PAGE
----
Today is the day I pack up my car with bookmarks, chapbooks of my Agatha-nominated short story, dress-to-kill duds for the banquet, the obligatory box of books, and a few boring necessities like toothbrush and clean underwear, and head south on the New Jersey Turnpike toward Bethesda, MD, the site of this year’s Malice Domestic, the annual gathering of traditional mystery lovers. For me, Malice has been one big lovefest every time I’ve attended, even the first time, when I knew almost nobody and had great apprehension about whether I’d enjoy it. Today, on the eve of my fourth Malice, I can hardly wait.
Malice is primarily a fan convention, and I suspect one of the reasons it works so well is that the authors who attend are themselves fans and avid readers of traditonal mysteries. So we’re all in it together, voting for our favorites for the Agathas, getting a kick out of sharing a dinner table with Margaret Maron, Nancy Pickard, or Barbara D’Amato—first come, first served, no celebrity tables at the Agathas!—talking a mile a minute about the books we love, and taking home more of them than we promised ourselves we would.
Malice begins on Friday, and the reason I’m driving down today to get there bright and early tomorrow is one of my favorite features of the con: Malice-Go-Round, billed as speed dating for authors and readers. Groups of readers are seated at fifteen or twenty tables, and pairs of authors make the rounds, presenting at each table in turn pitches that have varied, since I’ve been doing it, from a challenging ninety seconds to a leisurely three minutes. In fact, one year I prepared for ninety seconds and then found we’d have twice the time. I started my pitch with: “I’m from New York City, so all I have to do is talk more slowly.” It’s an opportunity for the authors to give out promotional materials for their new work in optimal conditions and for readers to form a connection with the authors that gives everyone an extra charge that lasts till Sunday afternoon. That sense of connection has me grinning all weekend and hugging people at the drop of a hat.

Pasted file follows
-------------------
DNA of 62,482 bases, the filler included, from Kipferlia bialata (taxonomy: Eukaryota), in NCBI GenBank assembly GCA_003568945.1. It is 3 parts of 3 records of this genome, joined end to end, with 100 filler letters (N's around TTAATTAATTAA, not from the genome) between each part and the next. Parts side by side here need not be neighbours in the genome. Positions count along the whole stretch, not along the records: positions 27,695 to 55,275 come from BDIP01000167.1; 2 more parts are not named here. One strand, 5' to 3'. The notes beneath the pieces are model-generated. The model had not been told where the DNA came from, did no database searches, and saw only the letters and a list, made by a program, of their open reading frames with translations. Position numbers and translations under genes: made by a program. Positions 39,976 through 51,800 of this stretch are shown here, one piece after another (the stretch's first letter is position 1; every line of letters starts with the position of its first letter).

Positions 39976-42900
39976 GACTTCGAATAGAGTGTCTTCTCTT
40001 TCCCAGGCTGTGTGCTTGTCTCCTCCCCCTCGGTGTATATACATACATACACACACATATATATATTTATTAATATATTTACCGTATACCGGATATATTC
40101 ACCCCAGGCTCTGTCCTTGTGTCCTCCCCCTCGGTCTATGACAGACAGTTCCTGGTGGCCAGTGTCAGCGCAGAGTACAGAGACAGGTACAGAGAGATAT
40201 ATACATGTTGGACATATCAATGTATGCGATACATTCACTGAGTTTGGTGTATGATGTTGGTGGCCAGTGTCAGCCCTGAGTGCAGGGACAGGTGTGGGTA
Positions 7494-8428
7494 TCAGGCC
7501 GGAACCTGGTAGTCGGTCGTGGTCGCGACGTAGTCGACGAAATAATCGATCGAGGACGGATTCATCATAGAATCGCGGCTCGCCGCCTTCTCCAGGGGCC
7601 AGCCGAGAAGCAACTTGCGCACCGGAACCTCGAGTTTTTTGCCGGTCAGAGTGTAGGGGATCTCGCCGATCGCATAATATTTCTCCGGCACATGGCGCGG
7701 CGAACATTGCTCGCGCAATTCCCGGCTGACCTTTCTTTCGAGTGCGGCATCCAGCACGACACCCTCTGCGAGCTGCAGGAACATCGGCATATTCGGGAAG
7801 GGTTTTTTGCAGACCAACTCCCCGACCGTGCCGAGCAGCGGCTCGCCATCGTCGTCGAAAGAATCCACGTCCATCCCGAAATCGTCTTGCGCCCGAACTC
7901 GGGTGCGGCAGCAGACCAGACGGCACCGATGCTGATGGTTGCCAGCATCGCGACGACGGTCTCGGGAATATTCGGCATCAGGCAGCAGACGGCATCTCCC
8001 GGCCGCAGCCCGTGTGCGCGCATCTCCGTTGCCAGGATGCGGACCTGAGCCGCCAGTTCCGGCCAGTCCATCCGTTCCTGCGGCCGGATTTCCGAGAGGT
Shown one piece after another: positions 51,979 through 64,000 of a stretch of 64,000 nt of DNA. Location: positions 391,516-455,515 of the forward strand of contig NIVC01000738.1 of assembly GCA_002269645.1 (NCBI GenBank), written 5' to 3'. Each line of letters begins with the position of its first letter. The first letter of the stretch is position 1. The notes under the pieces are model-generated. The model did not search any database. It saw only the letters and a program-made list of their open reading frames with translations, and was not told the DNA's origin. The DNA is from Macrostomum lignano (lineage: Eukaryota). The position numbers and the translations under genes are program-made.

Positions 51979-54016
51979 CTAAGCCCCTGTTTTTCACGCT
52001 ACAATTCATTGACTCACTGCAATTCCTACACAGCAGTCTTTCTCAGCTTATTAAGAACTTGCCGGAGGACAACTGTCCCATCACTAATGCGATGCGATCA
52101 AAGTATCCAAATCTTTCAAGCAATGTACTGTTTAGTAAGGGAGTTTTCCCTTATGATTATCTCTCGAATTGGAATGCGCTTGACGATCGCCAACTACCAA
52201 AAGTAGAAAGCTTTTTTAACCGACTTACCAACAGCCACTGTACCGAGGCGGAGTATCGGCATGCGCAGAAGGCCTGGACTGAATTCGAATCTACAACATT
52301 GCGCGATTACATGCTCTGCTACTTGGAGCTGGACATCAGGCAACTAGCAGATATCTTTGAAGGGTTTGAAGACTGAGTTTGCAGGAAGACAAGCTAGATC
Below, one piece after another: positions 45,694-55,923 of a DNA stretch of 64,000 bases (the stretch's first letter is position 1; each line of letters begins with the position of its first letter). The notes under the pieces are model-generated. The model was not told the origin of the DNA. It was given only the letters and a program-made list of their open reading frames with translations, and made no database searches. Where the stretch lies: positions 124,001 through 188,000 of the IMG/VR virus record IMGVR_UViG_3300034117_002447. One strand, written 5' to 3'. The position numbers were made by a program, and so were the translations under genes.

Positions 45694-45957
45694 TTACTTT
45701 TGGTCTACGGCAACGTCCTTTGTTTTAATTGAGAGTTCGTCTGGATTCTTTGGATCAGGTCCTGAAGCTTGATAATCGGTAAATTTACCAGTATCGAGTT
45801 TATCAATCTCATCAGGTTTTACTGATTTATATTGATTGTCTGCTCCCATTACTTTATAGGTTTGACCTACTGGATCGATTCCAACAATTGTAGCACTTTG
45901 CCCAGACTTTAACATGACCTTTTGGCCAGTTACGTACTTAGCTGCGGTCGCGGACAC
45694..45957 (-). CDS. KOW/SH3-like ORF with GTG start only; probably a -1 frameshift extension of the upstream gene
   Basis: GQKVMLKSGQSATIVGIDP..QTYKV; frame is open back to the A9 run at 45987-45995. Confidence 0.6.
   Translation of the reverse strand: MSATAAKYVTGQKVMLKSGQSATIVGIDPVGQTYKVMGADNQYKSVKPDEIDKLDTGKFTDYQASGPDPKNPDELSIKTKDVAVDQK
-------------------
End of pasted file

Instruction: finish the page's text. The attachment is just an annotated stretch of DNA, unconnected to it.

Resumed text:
Speaking of hats, there’s no longer a hat contest at the closing tea on Sunday, but anyone who feels like wearing her most outrageous Easter bonnet is more than welcome to do so. I won the last contest for Most Creative Hat in 2008. It was a black confection with a bobblehead Poe (a favor from the previous year’s Edgars) perched on top and a black bat hanging down, as well as a blood red rose and a little tombstone. You can still see pictures of it on my website.
Besides the Agathas banquet, socially eventful meals include the New Authors breakfast, at which everyone with a first book out gets showcased with a brief but excellent interview, the Sisters in Crime breakfast highlighting the national organization’s work for the year, and what has become a traditional lunch gathering of Guppies, the online chapter of Sisters in Crime that started out as the Great UnPublished and currently has five hundred members—two or three dozen of whom attend Malice—and an impressive collective record of publications and awards. Again, I’m looking forward to a lot of squeals and hugging.
If you’re going, see you there! I can’t wait—and I don’t have to, because I’m ready for the road!